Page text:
Lindemann Family Returns $20M Worth of Looted Cambodian Artifacts



The household of late billionaire George Lindemann voluntarily returned 33 looted antiquities to Cambodia on Monday, September 11. The household made an settlement with america Lawyer’s Workplace for the Southern District of New York and can not face criminal charges.

The returned antiquities embody Tenth-century statues of the epic warrior Dhrishtadyumna and of Ardhanarishvara, a composite of the god Shiva and the goddess Parvati. The gathering additionally consists of six heads of devas and asuras (characters that symbolize good and evil) that had been stolen from the gates of Angkor Thom contained in the Angkor Wat temple advanced. The Cambodian investigators estimate that Lindemann paid $20 million for the 33 objects.

A statue of Dhrishtadyumna looted from Koh Ker (picture courtesy US Lawyer’s Workplace for the Southern District of New York)

Pure gasoline mogul George Lindemann died in 2018. He’s survived by his spouse Frayda and three youngsters: Adam Lindemann, proprietor of the New York gallery Venus Over Manhattan; Sloan Lindemann Barnett, a lawyer and writer; and George Lindemann Jr., an actual property developer. 

A 2008 Architectural Digest spread on George and Frayda Lindemann’s $68.5 million Palm Seashore house tipped off Cambodian authorities. Then, in 2021, the journal featured Sloan Lindemann Barnett and her husband Roger. Images of their $42 million San Francisco mansion had been altered to take away the looted Cambodian antiquities on show, however the originals had been discovered on an architect’s web site.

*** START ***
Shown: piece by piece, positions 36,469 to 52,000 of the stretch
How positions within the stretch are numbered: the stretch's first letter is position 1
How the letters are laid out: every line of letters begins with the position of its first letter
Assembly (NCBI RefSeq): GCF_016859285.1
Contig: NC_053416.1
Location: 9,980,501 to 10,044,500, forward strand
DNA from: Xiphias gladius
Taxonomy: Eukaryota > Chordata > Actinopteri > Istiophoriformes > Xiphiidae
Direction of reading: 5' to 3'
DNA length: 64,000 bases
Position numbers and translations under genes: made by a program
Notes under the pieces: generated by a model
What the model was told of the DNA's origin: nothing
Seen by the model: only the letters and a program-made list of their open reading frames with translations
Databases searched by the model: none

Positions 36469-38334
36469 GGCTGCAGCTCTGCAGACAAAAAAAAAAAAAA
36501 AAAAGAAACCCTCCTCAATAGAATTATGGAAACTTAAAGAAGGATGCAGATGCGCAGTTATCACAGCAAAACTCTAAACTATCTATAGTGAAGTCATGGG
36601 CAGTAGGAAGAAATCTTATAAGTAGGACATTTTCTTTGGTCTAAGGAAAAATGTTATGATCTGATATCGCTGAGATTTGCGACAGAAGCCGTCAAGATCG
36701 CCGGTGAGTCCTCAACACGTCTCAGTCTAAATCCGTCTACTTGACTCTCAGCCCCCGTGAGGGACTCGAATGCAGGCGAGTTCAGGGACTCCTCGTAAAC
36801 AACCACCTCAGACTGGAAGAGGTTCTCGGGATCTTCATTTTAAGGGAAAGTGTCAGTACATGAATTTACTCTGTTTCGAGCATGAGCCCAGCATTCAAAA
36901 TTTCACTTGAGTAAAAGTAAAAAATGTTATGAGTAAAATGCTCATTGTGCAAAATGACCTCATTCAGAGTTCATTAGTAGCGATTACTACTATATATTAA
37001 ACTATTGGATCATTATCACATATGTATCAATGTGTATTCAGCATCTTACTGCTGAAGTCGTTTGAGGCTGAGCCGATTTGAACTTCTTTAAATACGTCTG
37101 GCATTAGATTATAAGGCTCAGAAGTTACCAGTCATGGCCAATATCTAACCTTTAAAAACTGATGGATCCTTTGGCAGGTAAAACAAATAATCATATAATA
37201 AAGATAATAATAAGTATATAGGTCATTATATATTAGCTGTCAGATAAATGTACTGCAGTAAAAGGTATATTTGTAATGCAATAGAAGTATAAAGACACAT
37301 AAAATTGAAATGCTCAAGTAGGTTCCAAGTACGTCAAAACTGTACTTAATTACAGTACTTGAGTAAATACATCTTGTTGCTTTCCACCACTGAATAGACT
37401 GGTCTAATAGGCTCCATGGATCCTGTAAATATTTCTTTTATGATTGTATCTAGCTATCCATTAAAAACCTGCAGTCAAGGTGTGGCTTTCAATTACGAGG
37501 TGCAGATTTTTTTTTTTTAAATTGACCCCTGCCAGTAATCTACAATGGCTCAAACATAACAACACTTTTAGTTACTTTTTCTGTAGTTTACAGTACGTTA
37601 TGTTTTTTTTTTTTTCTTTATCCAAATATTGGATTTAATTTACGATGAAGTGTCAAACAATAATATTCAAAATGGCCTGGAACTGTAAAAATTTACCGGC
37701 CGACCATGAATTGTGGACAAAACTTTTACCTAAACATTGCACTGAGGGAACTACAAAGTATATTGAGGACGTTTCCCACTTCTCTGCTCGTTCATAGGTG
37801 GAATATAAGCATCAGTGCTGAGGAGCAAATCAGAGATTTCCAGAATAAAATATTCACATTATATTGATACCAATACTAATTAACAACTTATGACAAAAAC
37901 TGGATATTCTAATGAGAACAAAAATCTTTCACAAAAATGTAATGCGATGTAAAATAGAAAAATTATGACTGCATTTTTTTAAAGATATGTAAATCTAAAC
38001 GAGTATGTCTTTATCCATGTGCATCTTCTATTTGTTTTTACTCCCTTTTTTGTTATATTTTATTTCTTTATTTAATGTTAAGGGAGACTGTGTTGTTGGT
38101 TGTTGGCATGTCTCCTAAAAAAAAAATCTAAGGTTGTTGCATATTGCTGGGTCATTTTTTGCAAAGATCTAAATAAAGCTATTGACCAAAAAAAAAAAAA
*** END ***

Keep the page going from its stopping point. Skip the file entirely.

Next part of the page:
In accordance with Cambodia’s lawyer Bradley J. Gordon and as reported by the New York Times, the nation’s investigators have pictures of Lindemann and his spouse Frayda on their method to meet infamous antiquities smuggler Douglas Latchford. In addition they declare to have proof of communication between the 2 males. Latchford started pillaging Cambodia’s cultural heritage whereas its inhabitants suffered beneath the genocidal Khmer Rouge within the Nineteen Seventies. He allegedly continued to deal in looted artwork till not less than 2012. Latchford, who died in 2020, was indicted for conspiracy, wire fraud, and different crimes in 2019. 

“For many years, Cambodia suffered by the hands of unscrupulous artwork sellers and looters who trafficked cultural treasures to the American artwork market,” US Lawyer Damian Williams stated in a press release, including that the current settlement “units a framework for the return of cultural patrimony.”


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